You may have knowledge of Donald Duck but can Donald Duck give you knowledge and wisdom? Answer: no, therefore Donald Duck has no objective existence he is just a cartoon character.willieHindu
Even imaginary beings can impart knowledge and wisdom. For many children in the early days of television, the cartoons provided many of their moral and social skills. As well as an introduction to classical music. Please note that the script writers were anonymous at least as far as the kids are concerned. It was the characters that provided the message. Don't bother with a rant about the bad messages, although discussion of the messages would be welcome, the beauty of fictional wisdom is that one can choose that which seems wise and reject the garbage.
I prefer to get my history from fiction rather than from the biased "historians." A successful fiction writer will be in tune with the ethos of herm time or hesh will not not sell. I suspect mining wisdom from the remainder shelves is about as useful as mining it from the history shelves. One must account for the bias evident in the story, a good story is inevitably biased, but given the bias the wisdom supporting the bias is useful data. Incidentally the perceived bias of the author is irrelevant. Creators are telling stories to the culture which will sell. If their own dysfunctional bias becomes too prominent the story will not sell.
Humans are story learning creatures, and whether the story has an identifiable author or is simply part of the culture it is always a good story, with unequivocal morals. Also note that stories can take many forms, verbal are the most common including those using music as a mnemonic, but some art and recently visual stories are threatening to become the dominant story telling form. Visual stories are not new it is just that technology has made them easier to produce and distribute.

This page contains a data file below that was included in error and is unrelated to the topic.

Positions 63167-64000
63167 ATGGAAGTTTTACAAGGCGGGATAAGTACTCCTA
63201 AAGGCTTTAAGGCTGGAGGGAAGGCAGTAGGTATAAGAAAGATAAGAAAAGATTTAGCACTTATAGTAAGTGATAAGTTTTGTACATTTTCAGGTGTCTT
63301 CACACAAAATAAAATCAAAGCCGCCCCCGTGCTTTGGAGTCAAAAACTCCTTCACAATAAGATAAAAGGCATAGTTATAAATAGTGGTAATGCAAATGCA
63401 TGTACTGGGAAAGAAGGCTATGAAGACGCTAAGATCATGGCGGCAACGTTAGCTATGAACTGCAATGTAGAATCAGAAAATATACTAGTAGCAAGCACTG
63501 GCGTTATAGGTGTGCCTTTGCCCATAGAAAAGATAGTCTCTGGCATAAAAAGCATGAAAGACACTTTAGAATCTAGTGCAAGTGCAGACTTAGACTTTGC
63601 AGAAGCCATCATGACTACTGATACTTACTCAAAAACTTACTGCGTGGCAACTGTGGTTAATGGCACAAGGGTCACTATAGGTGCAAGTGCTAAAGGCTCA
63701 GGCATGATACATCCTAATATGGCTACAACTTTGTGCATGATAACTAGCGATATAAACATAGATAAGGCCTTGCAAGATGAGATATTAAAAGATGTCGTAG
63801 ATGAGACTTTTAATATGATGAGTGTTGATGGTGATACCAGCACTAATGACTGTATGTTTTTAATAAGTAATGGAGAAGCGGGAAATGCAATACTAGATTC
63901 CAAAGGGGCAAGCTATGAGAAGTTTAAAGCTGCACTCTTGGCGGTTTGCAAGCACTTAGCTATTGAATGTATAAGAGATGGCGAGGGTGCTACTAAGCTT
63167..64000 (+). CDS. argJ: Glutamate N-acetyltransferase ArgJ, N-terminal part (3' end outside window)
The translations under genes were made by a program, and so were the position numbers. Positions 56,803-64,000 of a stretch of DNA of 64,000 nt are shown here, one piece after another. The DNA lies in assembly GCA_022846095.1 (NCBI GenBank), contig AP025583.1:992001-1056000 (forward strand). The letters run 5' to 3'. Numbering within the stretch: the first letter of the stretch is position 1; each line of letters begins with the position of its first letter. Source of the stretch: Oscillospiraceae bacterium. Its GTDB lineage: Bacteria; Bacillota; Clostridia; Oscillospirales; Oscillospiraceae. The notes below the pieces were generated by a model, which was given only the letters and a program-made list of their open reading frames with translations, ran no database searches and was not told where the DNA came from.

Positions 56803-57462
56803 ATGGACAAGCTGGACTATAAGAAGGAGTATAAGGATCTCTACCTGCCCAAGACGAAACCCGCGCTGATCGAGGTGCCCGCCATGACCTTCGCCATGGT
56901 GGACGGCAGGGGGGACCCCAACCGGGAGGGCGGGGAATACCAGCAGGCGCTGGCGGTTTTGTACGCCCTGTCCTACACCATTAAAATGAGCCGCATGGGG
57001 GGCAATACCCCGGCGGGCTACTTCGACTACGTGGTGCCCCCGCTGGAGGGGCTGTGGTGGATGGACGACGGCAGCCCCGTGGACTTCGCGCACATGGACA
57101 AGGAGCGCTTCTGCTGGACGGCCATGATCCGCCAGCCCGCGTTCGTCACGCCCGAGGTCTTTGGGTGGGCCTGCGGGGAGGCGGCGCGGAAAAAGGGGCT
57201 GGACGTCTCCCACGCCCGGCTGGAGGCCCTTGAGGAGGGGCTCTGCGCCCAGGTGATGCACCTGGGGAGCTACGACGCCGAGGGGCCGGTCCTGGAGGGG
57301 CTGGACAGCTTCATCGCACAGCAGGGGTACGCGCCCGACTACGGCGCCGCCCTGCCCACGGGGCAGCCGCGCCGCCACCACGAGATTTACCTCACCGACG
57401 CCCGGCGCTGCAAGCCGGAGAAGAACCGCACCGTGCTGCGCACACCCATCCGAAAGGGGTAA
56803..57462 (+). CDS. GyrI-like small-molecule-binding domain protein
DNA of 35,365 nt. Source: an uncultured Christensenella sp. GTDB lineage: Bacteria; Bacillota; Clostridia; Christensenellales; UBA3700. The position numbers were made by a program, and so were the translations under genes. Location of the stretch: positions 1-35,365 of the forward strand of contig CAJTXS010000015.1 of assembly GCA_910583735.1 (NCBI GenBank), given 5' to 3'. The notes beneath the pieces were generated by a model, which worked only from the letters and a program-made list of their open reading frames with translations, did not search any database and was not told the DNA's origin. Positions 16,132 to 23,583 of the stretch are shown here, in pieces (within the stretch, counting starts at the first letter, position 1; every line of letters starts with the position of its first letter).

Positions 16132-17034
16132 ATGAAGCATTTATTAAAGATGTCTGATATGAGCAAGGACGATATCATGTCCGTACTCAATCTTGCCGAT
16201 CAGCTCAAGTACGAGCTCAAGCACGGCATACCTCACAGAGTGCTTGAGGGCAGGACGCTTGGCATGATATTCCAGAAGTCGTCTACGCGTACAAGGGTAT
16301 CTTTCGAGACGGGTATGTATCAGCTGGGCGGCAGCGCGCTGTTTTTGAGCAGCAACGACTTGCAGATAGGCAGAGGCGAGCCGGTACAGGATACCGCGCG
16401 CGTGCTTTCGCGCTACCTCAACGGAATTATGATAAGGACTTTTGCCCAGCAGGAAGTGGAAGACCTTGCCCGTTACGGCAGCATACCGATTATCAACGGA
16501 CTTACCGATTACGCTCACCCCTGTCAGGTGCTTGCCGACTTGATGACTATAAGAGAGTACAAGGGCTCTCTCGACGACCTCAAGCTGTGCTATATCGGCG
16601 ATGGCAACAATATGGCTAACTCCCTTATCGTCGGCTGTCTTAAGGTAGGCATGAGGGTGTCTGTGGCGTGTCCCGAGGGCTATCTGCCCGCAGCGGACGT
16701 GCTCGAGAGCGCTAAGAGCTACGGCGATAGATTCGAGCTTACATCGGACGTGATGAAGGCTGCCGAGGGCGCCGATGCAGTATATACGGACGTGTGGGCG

There are two additional fictional sources of wisdom: Fable and Scripture. Both are specifically collections of folk or tribal wisdom, frequently by identifiable authors who happen to be great story tellers. Most of the Pentateuch stories that everybody can recite from memory and frequently used as lessons are from the Yahwist. The main difference between fable and scripture is that one is expected to find and learn the wisdom from fable while scripture is generally expected to be taken whole as wisdom. In some religions scripture is TRUTH™ and for a particular translation every word is accepted as reflecting the will of God. "God" capitalized is universally used as the god created by Abram or possibly his tribe and adopted under many names or symbols by the many religions and sects and cults that accept Abram as the founding patriarch.
If one treats scripture as fable that is some wisdom and some garbage it becomes a valuable source of wisdom about our friends and adversaries that are believers.